Learn why leaders within diabetes care and education have chosen to support people with diabetes and further their own careers by earning the Certified Diabetes Care and Education Specialist (CDCES) credential.

CDCES Stories

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Jenni Osborne, MPH, MCHES, CDCES
Portsmouth, VA

Why Jenni Osborne Became a CDCES 

When I was an active duty Navy Corpsman deployed on an aircraft carrier during 9/11, several of our shipmates were diagnosed with type 2 diabetes. While they had good questions about what they should do next, we didn't have answers for them. Inevitably, without the right medications, a challenging food environment, and limited access to physical activity, they became insulin dependent and were ultimately discharged when we got home. Working in prevention, this cycle frustrated me. What these trained, talented people truly needed was more education. After retiring, I earned my degrees and became a Certified Health Education Specialist (CHES). I spent most of my time working in Population Health watching diabetes diagnoses increase for our military beneficiaries just as it has in the civilian community. I began teaching diabetes prevention and management courses, and before long, became the lead diabetes educator.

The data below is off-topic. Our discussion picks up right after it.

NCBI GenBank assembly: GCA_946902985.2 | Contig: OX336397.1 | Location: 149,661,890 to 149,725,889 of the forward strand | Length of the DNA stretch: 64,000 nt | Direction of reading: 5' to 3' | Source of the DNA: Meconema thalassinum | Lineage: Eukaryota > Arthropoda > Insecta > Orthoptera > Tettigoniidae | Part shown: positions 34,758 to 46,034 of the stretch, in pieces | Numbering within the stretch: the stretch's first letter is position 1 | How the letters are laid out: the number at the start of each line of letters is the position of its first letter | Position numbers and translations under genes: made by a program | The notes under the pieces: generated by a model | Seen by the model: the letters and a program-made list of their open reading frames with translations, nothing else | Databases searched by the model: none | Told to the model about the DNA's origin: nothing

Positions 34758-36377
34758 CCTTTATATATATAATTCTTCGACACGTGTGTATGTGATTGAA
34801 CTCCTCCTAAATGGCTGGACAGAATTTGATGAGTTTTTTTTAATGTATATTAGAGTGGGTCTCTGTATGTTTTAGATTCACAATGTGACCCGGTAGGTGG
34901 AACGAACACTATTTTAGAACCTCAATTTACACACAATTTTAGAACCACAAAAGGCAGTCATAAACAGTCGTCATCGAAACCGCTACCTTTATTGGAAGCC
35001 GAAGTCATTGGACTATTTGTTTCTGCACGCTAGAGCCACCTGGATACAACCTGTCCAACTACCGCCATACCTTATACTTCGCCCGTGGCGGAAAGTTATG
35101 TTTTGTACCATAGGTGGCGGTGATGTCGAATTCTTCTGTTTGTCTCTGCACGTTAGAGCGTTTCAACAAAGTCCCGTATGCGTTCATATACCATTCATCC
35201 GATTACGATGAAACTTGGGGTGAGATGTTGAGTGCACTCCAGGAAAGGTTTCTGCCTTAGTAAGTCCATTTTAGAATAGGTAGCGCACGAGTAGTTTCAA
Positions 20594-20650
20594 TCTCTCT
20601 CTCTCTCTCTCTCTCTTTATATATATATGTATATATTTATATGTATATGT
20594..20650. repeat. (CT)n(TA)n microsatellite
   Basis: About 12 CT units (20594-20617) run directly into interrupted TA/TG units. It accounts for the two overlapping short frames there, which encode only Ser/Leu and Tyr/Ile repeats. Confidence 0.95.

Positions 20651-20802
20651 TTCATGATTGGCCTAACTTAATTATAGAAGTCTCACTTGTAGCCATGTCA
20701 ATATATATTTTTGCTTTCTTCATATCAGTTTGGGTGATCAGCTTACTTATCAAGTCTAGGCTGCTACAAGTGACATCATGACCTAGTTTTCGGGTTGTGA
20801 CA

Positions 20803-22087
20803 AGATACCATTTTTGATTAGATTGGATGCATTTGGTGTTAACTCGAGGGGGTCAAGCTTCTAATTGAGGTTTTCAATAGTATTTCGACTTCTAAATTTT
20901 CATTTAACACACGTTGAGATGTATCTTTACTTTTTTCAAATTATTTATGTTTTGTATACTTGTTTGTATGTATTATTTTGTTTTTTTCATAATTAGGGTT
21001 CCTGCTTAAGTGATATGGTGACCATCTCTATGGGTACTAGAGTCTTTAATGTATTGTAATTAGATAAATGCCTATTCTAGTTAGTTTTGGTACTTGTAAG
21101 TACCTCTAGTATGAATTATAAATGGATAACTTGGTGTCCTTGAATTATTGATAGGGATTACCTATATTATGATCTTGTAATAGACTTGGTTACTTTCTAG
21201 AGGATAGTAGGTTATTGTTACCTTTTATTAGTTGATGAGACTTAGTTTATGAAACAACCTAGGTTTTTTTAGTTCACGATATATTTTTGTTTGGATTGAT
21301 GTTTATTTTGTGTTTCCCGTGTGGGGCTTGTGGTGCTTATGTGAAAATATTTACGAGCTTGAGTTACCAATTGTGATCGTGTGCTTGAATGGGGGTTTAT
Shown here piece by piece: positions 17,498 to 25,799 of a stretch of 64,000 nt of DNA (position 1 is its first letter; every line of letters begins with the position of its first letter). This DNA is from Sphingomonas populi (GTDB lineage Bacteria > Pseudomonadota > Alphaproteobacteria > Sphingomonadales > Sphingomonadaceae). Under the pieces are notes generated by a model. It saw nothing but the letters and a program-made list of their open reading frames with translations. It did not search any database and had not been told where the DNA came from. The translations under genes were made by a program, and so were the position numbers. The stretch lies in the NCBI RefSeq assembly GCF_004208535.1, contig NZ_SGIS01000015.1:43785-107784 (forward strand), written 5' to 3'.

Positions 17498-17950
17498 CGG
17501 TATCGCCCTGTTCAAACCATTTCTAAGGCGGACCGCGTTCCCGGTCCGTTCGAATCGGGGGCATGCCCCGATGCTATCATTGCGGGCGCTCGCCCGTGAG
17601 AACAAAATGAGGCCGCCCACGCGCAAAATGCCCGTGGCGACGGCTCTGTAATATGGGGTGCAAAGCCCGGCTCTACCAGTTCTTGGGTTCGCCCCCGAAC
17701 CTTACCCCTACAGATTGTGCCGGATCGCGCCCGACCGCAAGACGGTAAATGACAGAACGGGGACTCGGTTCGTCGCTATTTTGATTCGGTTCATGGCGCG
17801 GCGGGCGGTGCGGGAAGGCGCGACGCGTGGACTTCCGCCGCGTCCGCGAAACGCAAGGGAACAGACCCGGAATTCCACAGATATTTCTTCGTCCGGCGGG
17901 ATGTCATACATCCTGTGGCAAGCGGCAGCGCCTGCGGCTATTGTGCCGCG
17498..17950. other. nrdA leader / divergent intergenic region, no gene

On Opportunities Provided as a Result of Holding the CDCES Credential

Currently, I am in a position to influence chronic disease prevention and management for the Navy and Marine Corps. I work with our independent duty corpsmen and medical staff for both surface ships and submarines to develop programs that will help our deployed forces. Our current goal is to combine readiness efforts, targeted health interventions, and diabetes prevention education for more effective and efficient programs. I believe the military providers respect my CDCES credential more than my other credentials. It certainly is opening doors that might not be easily accessed otherwise.

On Her Biggest "ah ha" Moment

Our hospital hired Population Health nurses to assist the medical home teams. We combined our education and outreach efforts, and made great strides towards targeted diabetes management efforts. However, several nurses in the medical home teams departed and the Population Health nurses had to discontinue these efforts in order to see patients for routine appointments. Because I am not a nurse, I could continue the work of assisting patients with diabetes through our outreach programs. It really cemented in our eyes the need for more CDCESs from permitted professions.

If you are interested in being featured in a future CDCES Story, please contact Susan Hall.